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Introduction: beyond the royal science of politics

Journal Article


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Abstract


  • Anxieties over democracy in the post-war era, reinvigorated by

    philosophical nostalgia for the modern icons of civic engagement –

    including Jean-Jacques Rousseau, John Stuart Mill and James

    Madison – resulted in a flourishing industry of academic writing on

    political participation, especially in the English-speaking world and

    particularly in the field of political science. Almond and Verba’s

    legendary The Civic Culture (1963) and Carole Pateman’s Participation

    and Democratic Theory (1970), together with Robert Dahl’s and Seymor

    Martin Lipset’s works on democratic theory, are just a few of the most

    prominent names and different works that have become the pillars of

    a very influential clergy, which has helped circumscribe contemporary

    understandings of politics. The paradigm introduced by such thinkers

    (and supported more effervescently by republicans than by liberals) did

    not seek to replace or challenge the privileged political form that is

    ‘representative democracy’; rather, it assumed that ‘mass participation

    is the lifeblood of representative democracy’ (Norris 2002: 5), and

    identified elitism as that which impedes the reinvigoration of democratic

    regimes (see Schumpeter 1950).

Publication Date


  • 2010

Citation


  • Svirsky, M. G. 2010, ''Introduction: beyond the royal science of politics'', Deleuze studies, vol. 4, no. Suppl. 1, pp. 1-6.

Ro Full-text Url


  • http://ro.uow.edu.au/cgi/viewcontent.cgi?article=2334&context=artspapers

Ro Metadata Url


  • http://ro.uow.edu.au/artspapers/1315

Number Of Pages


  • 5

Start Page


  • 1

End Page


  • 6

Volume


  • 4

Issue


  • Suppl. 1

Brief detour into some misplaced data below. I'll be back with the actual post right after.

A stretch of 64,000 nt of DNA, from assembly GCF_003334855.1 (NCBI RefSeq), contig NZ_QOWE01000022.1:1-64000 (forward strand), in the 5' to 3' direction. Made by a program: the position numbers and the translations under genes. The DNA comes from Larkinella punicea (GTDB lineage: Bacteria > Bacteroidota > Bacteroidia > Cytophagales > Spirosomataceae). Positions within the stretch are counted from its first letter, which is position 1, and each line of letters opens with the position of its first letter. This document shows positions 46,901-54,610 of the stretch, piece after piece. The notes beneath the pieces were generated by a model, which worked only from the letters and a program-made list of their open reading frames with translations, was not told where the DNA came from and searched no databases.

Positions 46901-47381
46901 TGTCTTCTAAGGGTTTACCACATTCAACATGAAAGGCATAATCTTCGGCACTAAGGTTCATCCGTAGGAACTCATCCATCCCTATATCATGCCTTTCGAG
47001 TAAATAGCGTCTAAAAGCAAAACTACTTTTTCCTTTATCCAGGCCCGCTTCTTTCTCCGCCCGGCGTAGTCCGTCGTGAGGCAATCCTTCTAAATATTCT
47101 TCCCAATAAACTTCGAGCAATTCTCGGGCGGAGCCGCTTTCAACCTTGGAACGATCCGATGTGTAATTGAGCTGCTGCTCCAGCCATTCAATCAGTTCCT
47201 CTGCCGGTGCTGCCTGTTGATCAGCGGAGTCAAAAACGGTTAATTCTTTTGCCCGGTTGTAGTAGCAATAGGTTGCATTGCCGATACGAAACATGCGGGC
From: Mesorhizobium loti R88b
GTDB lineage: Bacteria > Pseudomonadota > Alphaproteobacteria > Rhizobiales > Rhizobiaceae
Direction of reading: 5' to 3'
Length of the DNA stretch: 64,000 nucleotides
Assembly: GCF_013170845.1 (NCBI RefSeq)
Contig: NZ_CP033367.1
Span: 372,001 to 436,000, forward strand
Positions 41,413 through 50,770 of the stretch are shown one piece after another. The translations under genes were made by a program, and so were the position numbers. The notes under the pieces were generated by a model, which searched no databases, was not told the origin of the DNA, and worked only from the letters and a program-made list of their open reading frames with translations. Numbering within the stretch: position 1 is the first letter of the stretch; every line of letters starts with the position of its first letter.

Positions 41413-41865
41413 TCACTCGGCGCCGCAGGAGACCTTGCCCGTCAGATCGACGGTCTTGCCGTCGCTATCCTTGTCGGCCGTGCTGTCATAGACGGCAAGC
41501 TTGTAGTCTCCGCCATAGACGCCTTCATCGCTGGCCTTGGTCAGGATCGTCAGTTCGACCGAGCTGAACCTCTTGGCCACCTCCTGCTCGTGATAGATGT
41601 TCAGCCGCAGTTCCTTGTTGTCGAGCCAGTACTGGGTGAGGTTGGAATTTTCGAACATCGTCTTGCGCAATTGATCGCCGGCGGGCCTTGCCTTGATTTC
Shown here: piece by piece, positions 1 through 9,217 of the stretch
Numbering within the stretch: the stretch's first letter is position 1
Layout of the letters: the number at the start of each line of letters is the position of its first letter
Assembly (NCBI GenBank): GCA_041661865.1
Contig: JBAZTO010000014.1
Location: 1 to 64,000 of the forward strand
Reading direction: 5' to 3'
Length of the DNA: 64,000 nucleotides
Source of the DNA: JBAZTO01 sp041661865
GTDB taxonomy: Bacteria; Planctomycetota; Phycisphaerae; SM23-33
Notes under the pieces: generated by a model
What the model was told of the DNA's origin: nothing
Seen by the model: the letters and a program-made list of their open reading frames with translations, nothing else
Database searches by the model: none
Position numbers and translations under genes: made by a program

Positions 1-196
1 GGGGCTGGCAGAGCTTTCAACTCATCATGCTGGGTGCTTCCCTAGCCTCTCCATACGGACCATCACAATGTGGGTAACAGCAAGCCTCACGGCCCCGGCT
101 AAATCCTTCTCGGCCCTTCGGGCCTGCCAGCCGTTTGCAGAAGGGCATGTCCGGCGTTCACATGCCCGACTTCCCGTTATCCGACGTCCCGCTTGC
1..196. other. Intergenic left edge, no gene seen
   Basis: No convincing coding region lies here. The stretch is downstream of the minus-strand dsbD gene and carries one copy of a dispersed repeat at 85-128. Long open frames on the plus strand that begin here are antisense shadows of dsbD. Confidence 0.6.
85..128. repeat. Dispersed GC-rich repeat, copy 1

Place Of Publication


  • United Kingdom

Abstract


  • Anxieties over democracy in the post-war era, reinvigorated by

    philosophical nostalgia for the modern icons of civic engagement –

    including Jean-Jacques Rousseau, John Stuart Mill and James

    Madison – resulted in a flourishing industry of academic writing on

    political participation, especially in the English-speaking world and

    particularly in the field of political science. Almond and Verba’s

    legendary The Civic Culture (1963) and Carole Pateman’s Participation

    and Democratic Theory (1970), together with Robert Dahl’s and Seymor

    Martin Lipset’s works on democratic theory, are just a few of the most

    prominent names and different works that have become the pillars of

    a very influential clergy, which has helped circumscribe contemporary

    understandings of politics. The paradigm introduced by such thinkers

    (and supported more effervescently by republicans than by liberals) did

    not seek to replace or challenge the privileged political form that is

    ‘representative democracy’; rather, it assumed that ‘mass participation

    is the lifeblood of representative democracy’ (Norris 2002: 5), and

    identified elitism as that which impedes the reinvigoration of democratic

    regimes (see Schumpeter 1950).

Publication Date


  • 2010

Citation


  • Svirsky, M. G. 2010, ''Introduction: beyond the royal science of politics'', Deleuze studies, vol. 4, no. Suppl. 1, pp. 1-6.

Ro Full-text Url


  • http://ro.uow.edu.au/cgi/viewcontent.cgi?article=2334&context=artspapers

Ro Metadata Url


  • http://ro.uow.edu.au/artspapers/1315

Number Of Pages


  • 5

Start Page


  • 1

End Page


  • 6

Volume


  • 4

Issue


  • Suppl. 1

Place Of Publication


  • United Kingdom